“Bring them to me, so I can mix my cursed elixir.”
“Yes, Aunt Mangle,” Trixie whimpered.
She couldn’t bear to harm her creations.
The thought swirled in Trixie’s mind.
She realized her own power.
Aunt Mangle lurched away to her wretched workshop.
Trixie quickly cast levitation spells on her darling designs.
Then, she conjured something her aunt would never allow her to touch:
Trixie escaped in the moonlight,
with her living inventions,
never to be found by Aunt Mangle.
I adore picture books for many reasons, but today I'll focus on one: the pictures:) A picture truly is worth a thousand words, and they help children make meaning of stories, long before they can read. This natural image interpretation makes "Picture Prompts" especially engaging in the early grades.
I always loved showing the image below, when my class studied habitats. Students would instantly giggle and offer expert input on all that was wrong with the picture. My critical thinking questions naturally surfaced from their discussion: Why can't the cow live in the ocean? What does the cow need?
After lots of silly discussion we would go to the tables to start "Writer's Workshop." I would write "Wrong Habitat" on the board for students to label papers (according to their level on the writing continuum.) I was blown away by their hilarious responses! I so wish I still had pictures. I remember one student drew a goldfish living in a toilet! One student drew a bear on a beach:)
Writing was my favorite subject to teach, because it was always my favorite subject to learn. I had so many incredible educators, from elementary school to college, who encouraged me to write and made me feel confident. Even now, when I lay my little boy down for naps, I gather resources and try my best to become a better writer. So, when I noticed a "Picture Prompt" writing contest for grown-ups, I had to jump at the chance.
The contest starts on October 1st, and it's called the Fall Writing Frenzy. It'll be hosted by two incredible authors, Lydia Lukidis and Kaitlyn Sanchez. Lydia chose a fantastic assortment of seasonal and spooky pictures to inspire writers. We were given a limit of only 200 words to respond to a chosen image. I picked an adorable picture of a witch with a smoky green cauldron. I included my story in a separate post, and I hope you enjoy it! I had so much fun brewing this one up:)
Looking back on my years teaching, I notice it didn't always matter what we were writing about, but what we were writing on. Even as an adult, if someone were to hand me poster board and a pack of markers, I would instantly want to start writing or drawing (partially attributed to the distinct obsession teachers have with office supplies). Below, I've listed a few of the activities I recall with unconventional mediums. These activities seemed to especially engage students and kickstart creativity!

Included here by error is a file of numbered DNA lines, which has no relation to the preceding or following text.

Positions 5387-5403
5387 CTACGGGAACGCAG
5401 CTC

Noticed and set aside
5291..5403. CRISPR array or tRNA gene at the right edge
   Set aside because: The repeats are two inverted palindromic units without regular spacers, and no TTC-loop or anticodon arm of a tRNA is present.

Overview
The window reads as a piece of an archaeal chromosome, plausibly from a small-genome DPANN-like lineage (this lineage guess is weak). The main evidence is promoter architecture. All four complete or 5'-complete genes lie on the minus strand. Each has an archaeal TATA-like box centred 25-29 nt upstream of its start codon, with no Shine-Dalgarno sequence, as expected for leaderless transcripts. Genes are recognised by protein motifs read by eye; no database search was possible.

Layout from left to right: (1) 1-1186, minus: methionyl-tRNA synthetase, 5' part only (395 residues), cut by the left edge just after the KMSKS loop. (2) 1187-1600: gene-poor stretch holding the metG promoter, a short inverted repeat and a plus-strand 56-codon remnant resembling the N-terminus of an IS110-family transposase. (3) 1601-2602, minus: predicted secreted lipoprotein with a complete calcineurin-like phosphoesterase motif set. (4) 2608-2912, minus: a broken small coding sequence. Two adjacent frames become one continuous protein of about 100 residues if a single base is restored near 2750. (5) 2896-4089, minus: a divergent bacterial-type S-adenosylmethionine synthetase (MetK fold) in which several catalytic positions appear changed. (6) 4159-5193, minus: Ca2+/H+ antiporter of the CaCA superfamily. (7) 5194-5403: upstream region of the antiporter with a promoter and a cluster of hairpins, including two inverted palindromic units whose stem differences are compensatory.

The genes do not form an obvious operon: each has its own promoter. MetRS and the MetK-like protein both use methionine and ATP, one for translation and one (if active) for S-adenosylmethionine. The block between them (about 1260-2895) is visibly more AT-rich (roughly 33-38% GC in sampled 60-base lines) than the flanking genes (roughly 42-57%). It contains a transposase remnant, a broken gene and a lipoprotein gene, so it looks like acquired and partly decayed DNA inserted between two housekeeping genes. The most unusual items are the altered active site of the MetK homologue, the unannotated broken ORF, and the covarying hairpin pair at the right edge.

I used a class set of these dry erase sentence strips for four years, until I moved to a new school. These boards were in the top three most used tools in my classroom.
Students are exposed to so many more words when they copy from a fully written word, rather than have an adult parrot each letter, one by one, to help them spell. Similarly, students learn SO much more about forming letters when copying a word, than connecting dots to trace letters on worksheets! The dry erase strips were perfect for helping students physically write the words they dictated and, if you can't tell already, I highly recommend buying a set:)
How is this even a blog post? It’s not at all a unique thought! Picture books beg writing responses. Why draw kids in with the best story without inviting them to create like the authors and illustrators of the story? You don’t even have to work hard to “hook” students. Just read the book!
I’ll start with a few books that specifically prompted writing, in my Pre-K classroom, but there are a million more, and I will make other posts when I find other activities, pretty much every time I read. Ha!
Baby is waking up from nap, so that’s all I have time to share for now, but I will post more ideas soon!
I am currently out of the classroom, as I move around with my husband (in the Navy) and raise my ten-month-old cutie. As I reflect on some of the coolest writing activities of my former pre-k, kinder, and first grade classrooms, many of them had one thing in common...food!
Engaging senses is great start for writing, and learning in general! I once attended a conference where the instructor asked everyone to introduce themselves and give their favorite scent. Everyone in the room instantly smiled. Rather than hear each other list grade levels, school districts, and number of years taught, I heard about favorite flowers and grandmothers who made the best apple pie.
I wish I had time to dive deep into the research behind motivation and project-based learning, but I will have to save that for another post! All I can say is that food is an incredibly engaging, motivating subject. I wanted to give a quick list of some food-related writing activities:
1) This kind of writing will make kids...hungry! Make sure activities like this are done around lunch or snack time, for your own sanity!
2) This one is serious. I once had a student who was born in a stark situation, and remembered the trauma of not having food available when hungry. As a result, she suffered from something I had never heard of before her mother mentioned it to me: food anxiety. While she LOVED writing about food, and her independent journal was filled with stories about cupcakes and candy, I had to be very careful about offering food in the classroom. For instance, if students were told they could earn a snack prize, but only if ___ happened, and ____ didn't happen...this little girl would be completely thrown and go home in tears. If you notice a child is uneasy about the topic of food, make sure to address the concern properly.
With the cautions in mind, I hope this post helps you engage the sense of taste in your writing instruction! I will add more ideas as they come:)
I was a Junior at the University of Central Oklahoma when Dr. Higa unknowingly made a comment I would never forget:
My name is Laken Slate. I was an elementary school teacher for six years, before becoming a mom. I am set to graduate with a master's in Curriculum and Instruction in 2021! Someday, I would love to be a picture book author. Writing is my favorite subject to teach and to learn:)